US 4731224 A
A deodorizer is constructed of a casing defining an intake opening and a discharge opening, a blower provided in opposition to the intake opening, a filter provided in the flow passage of an air stream to be produced by the blower, and a reservoir for storing an odor-absorbing liquid therein. The blower, filter, and reservoir are all housed within the casing.
1. A deodorizer comprising:
(a) a casing containing an air intake opening, an air discharge opening, and a reservoir inserting opening;
(b) a blower disposed in said casing in opposition to said air intake opening so as to create an air stream from said air intake opening to said air discharge opening;
(c) a reservoir which, in use, contains an aqueous odor-absorbing liquid;
(d) a filter composed of a flattened drum-like container having through-holes therethrough and containing non-hygroscopic fibers, said filter being rotatably mounted in said reservoir such that, in use, an upper portion of said filter is in the air stream produced by said blower and a lower portion of said filter extends into said reservoir, said reservoir and said filter comprising an assembly detachably operatively mounted in said casing;
(e) a motor disposed in said casing and detachably operatively connected to said filter, said motor serving, when operatively connected to said filter, to rotate said filter about an at least substantially horizontal axis automatically and continuously; and
(f) a plate integral with said reservoir and positioned so as to close said reservoir inserting opening when said assembly is detachably operatively mounted in said casing.
2. A deodorizer as recited in claim 1 wherein said non-hygroscopic fibers are glass wool.
3. A deodorizer as recited in claim 1 and further comprising means for detachably securing said plate to said casing.
(1) Field of the Invention
This invention relates to a deodorizer, and particularly to a deodorizer suitable for use in deodorizing relatively small spaces such as rooms.
(2) Description of the Prior Art
More and more attention has been paid to the improvement of the living environment in recent years. The primary concern has heretofore been directed to the toxicity of industrial waste from factories and the like to human. However, those giving unpleasant feeling have recently been being subjected to control. For example, offensive or unpleasant odor (hereinafter called "odor" for the sake of brevity) has been subjected to control. Its control has been carried out since 1974 in Tokyo, Japan.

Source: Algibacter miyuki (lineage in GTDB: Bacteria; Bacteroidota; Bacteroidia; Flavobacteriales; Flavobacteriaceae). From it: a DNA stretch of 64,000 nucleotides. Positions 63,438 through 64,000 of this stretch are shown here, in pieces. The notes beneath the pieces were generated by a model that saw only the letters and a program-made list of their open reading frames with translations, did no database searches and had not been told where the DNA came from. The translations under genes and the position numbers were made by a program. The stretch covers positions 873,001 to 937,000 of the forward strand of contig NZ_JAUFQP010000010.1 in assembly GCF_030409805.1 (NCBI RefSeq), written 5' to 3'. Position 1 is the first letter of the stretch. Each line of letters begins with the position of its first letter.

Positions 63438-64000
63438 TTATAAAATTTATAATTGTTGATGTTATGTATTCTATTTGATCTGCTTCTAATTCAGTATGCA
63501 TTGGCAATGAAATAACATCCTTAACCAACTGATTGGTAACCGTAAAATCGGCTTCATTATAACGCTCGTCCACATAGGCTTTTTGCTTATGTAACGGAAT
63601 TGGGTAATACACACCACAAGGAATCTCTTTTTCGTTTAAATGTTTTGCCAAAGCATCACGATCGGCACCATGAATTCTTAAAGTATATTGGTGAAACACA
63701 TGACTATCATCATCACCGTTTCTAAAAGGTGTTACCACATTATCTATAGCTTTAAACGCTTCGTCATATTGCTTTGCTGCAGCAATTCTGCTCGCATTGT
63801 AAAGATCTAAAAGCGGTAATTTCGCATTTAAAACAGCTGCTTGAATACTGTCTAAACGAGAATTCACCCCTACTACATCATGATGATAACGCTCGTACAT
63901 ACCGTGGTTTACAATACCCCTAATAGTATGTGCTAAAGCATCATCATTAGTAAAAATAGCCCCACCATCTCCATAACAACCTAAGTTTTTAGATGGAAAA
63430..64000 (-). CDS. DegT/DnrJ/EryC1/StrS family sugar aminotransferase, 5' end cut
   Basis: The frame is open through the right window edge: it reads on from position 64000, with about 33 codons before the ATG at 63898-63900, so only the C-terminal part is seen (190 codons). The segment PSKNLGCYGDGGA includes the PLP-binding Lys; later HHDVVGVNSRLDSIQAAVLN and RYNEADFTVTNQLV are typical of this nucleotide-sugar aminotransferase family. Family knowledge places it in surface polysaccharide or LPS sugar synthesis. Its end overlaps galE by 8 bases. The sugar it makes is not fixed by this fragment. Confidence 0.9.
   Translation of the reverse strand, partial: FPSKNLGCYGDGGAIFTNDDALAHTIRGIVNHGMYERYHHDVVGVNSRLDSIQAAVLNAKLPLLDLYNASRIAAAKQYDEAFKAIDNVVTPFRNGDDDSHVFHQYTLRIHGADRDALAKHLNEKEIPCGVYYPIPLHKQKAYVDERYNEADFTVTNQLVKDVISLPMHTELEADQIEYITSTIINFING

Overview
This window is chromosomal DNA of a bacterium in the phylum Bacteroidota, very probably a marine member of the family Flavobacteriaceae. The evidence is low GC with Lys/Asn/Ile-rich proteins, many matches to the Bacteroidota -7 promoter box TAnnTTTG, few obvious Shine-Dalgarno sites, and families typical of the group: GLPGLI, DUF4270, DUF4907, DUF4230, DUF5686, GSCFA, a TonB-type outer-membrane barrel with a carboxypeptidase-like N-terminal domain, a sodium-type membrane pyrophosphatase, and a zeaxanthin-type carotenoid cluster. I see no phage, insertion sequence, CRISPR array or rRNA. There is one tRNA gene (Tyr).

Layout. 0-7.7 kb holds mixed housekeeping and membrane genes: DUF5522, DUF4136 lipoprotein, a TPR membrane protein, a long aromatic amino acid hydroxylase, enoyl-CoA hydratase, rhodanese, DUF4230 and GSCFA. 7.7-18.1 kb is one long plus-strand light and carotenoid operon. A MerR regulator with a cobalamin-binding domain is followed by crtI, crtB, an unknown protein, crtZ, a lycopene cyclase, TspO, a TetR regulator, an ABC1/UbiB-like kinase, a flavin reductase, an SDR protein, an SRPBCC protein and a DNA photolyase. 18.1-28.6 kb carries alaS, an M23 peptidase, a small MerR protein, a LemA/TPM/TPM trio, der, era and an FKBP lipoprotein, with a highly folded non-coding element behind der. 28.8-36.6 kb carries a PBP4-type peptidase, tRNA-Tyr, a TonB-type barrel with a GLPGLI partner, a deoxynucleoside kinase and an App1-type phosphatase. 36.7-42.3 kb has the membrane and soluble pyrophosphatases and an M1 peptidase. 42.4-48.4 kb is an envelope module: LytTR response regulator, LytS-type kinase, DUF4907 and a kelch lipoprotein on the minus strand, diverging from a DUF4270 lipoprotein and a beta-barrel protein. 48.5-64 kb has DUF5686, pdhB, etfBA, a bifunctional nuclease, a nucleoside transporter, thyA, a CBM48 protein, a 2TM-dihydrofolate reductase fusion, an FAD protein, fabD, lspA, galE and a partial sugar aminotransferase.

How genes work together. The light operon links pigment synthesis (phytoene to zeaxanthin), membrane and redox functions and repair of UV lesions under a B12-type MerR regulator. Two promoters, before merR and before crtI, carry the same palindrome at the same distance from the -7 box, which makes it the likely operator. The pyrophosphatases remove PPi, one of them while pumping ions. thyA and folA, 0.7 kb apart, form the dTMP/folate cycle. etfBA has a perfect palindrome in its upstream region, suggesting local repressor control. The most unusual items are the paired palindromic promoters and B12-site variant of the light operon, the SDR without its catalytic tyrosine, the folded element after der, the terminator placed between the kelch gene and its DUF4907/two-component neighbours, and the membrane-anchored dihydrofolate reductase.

As odor sources, there are many places such as kitchens and toilets in individual houses. Thus, a variety of deodorizers and deodorants have been proposed to deodorize rooms. However, thresholds of an average man or woman, in other words, concentrations at which such an average man or woman begins to recognize the presence of their corresponding odors are extremely low, i.e., 0.59 ppm for ammonia and 0.00065 ppm for methylmercaptan. Furthermore, there are many types of odors. It was hence unable to achieve sufficient deodorizing effects by these deodorizers or deodorants.
For example, activated carbon which is used most extensively as a deodorizer has selectivity in absorption of odors. This drawback can also be seen with refined vegetable oils, amino-acid base deodorants, chlorophyll-base deodorants and the like. Deodorizers in which odor components are oxidized with ozone produced by silent discharges have also been known as disclosed in Japanese Patent Laid-Open No. 12732/1984. Although these deodorizers exhibited deodorizing and sterilizing effects without need for replacement of deodorant, their effectiveness were limited to basic odors such as ammonia, and they were ineffective against neutral and acidic odors.
An object of this invention is to provide a deodorizer which can bring about high deodorizing effects against various odors.
It has surprisingly been found that the above object of this invention can be achieved if forced deodorization is effected by combining a filter which is wet with an odor-absorbing liquid with a blower.
In one aspect of this invention, there is thus provided a deodorizer which comprises:
a casing defining an intake opening and a discharge opening;
a blower provided in opposition to the intake opening;
a filter provided in the flow passage of an air stream to be produced by the blower;
means for supplying an odor-absorbing liquid to the filter; and